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Budget grows rail projects, jobs pipeline

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In the 2020-2021 budget unveiled by federal Treasurer Josh Frydenburg, the total infrastructure pipeline for the next 10 years grew to $110 billion, with a $14 billion increase this year.

The rail projects to receive funding from the increase include the Sydney Metro – Western Sydney Airport line, stage two of the Warrnambool Rail Line, and stage three of the Shepparton rail line.

In Western Australia, new funding has been added to progress the high capacity signalling component of the Metronet works program.

Outside of current projects, funding is also allocated to the business case for faster rail connecting Brisbane and the Gold Coast. Faster rail investigations are also funded in Western Australia, with $4m for the Perth to Bunbury corridor.

CEO of the Australasian Railway Association (ARA) Caroline Wilkie said the funding provided now would lead to benefits in the future.

“We are pleased to see rail projects across the country funded or fast tracked in this year’s budget,” she said.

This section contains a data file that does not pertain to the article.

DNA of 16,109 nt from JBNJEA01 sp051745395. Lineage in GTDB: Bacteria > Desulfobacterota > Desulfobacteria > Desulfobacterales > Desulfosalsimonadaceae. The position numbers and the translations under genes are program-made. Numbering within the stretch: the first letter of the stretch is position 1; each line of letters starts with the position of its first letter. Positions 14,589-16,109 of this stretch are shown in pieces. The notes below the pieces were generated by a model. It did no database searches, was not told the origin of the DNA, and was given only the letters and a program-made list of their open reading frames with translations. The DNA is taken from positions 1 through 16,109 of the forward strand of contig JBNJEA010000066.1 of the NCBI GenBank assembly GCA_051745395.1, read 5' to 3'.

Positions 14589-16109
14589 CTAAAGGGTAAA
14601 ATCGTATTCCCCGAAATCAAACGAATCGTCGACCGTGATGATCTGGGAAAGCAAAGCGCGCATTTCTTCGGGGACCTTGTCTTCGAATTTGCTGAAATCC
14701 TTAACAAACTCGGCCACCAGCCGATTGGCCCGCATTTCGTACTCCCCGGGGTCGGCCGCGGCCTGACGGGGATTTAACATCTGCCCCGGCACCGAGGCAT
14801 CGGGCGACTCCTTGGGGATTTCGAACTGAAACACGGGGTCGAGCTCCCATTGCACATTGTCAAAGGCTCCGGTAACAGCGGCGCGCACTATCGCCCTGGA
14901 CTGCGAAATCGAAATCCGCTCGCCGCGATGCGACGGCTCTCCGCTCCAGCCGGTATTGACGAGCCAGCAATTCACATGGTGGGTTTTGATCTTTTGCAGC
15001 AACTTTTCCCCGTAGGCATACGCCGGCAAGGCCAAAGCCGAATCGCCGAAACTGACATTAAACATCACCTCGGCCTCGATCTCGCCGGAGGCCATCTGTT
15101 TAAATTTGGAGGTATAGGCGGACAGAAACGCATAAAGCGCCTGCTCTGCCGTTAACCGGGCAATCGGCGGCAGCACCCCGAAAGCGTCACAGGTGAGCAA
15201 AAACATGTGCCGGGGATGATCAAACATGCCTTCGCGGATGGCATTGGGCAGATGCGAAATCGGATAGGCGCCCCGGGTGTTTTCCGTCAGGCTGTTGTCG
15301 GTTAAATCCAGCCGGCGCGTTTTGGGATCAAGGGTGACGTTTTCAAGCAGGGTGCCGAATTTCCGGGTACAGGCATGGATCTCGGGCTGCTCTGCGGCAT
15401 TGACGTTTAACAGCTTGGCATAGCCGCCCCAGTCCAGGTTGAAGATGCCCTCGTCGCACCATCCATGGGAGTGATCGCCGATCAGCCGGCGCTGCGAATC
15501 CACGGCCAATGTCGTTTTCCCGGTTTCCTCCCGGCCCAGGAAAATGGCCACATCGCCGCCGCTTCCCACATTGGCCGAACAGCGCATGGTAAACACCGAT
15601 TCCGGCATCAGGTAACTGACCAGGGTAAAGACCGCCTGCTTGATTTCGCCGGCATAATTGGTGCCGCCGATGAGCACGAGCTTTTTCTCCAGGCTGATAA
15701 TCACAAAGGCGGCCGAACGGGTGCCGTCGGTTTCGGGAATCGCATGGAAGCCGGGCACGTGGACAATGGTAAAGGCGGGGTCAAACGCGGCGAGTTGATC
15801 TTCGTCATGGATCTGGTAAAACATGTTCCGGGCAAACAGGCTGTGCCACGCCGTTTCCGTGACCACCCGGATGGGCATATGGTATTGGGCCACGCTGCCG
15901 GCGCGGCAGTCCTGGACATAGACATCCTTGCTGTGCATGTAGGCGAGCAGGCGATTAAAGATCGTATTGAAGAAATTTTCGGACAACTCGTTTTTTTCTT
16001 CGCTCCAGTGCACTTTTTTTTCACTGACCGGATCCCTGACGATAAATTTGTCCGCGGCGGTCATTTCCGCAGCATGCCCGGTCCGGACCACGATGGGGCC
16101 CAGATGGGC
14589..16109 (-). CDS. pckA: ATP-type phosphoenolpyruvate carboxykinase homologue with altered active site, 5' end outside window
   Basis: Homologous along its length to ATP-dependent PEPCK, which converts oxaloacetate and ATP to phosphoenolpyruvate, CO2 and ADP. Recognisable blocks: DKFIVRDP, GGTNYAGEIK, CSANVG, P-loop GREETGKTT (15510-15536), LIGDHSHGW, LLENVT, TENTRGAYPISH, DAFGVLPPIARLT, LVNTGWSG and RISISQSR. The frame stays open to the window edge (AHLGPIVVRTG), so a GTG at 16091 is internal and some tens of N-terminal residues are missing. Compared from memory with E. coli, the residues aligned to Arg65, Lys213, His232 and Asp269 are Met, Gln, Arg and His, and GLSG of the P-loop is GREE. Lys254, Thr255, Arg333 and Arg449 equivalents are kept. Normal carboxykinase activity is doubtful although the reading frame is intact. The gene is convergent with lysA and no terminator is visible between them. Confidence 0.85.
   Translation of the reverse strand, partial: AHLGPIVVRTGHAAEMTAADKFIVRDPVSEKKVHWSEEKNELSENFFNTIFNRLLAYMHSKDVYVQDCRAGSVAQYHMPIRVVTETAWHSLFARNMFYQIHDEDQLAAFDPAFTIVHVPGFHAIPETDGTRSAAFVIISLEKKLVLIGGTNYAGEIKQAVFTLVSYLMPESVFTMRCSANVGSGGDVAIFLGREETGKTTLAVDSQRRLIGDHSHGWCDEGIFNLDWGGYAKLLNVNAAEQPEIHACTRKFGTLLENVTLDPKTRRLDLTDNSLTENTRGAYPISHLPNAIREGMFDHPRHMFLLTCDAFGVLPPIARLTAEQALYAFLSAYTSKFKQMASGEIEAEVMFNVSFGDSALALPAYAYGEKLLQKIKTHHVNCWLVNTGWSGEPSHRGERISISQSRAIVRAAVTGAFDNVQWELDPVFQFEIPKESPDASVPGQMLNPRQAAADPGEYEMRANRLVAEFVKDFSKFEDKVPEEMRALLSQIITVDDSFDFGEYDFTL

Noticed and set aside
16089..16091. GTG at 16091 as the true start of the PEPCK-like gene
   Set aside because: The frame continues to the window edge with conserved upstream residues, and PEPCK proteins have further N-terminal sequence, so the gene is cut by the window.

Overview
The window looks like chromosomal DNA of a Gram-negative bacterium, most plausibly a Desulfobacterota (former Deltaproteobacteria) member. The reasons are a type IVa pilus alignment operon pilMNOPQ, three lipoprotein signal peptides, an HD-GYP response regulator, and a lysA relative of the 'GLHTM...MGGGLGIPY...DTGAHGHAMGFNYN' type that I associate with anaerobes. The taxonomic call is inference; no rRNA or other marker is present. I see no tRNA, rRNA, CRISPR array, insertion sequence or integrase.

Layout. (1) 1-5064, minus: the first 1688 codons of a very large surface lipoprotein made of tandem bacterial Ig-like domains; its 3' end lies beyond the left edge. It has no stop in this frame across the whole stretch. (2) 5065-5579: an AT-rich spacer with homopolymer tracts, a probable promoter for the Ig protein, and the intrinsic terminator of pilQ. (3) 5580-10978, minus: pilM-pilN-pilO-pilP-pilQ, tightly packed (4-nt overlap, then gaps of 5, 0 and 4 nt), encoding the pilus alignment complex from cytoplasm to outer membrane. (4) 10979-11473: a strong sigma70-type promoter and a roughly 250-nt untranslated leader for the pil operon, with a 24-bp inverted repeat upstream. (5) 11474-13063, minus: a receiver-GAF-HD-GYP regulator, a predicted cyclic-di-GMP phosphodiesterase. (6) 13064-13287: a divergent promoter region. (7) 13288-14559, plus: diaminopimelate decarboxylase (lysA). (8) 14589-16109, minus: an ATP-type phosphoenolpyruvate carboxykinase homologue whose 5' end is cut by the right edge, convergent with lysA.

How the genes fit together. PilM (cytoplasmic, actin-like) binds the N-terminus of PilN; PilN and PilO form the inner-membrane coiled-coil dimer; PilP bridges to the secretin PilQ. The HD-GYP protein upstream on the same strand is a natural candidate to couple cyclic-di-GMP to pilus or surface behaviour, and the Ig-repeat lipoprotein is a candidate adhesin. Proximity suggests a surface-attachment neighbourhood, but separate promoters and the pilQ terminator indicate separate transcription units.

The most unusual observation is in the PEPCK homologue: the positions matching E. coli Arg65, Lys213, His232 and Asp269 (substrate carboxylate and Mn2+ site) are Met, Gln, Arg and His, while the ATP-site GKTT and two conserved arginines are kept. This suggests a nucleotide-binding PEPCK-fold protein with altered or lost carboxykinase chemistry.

“The flow on benefits of rail investment will be significant as new projects bring more jobs and sustainable infrastructure that will deliver community benefits for years to come.”

Australian Logistics Council managing director Kirk Coningham sounded a note of caution, highlighting that the $110bn figure depends significant on future decisions.

“It is highly encouraging the government identifies the importance of investing in infrastructure to ensure the efficient and productive operation of the Australian economy,” said Coningham.

“However, while the headline measure sounds impressive, it should be remembered that a 10 year period is six years longer than the forward estimates contained in the Budget – or two Australian parliamentary terms.”

Also contained within the budget figures was an equity injection of an undisclosed figure into the Australian Rail Track Corporation (ARTC). Deputy Prime Minister and Minister for Infrastructure, Transport and Regional Development Michael McCormack said the funding would go towards the Inland Rail project.

“The Australian Government’s continued commitment to deliver Inland Rail includes equity and grant funding to the Australian Rail Track Corporation for rail infrastructure initiatives to enhance and maintain the national network,” he said.

Benefits for businesses

Beyond transport and infrastructure funding, many businesses in the rail sector will be able to take advantage of other messages contained in the budget. Businesses looking to take on new staff can benefit from a hiring credit when hiring young people aged 16-35 who were on the JobSeeker.

The government will also invest $1.2bn in up to 100,000 apprentices and trainees. Wilkie said the funding for apprenticeships would benefit the rail sector as projects enter the construction and maintenance phase, especially if those apprenticeships included digital skills for the future of rail.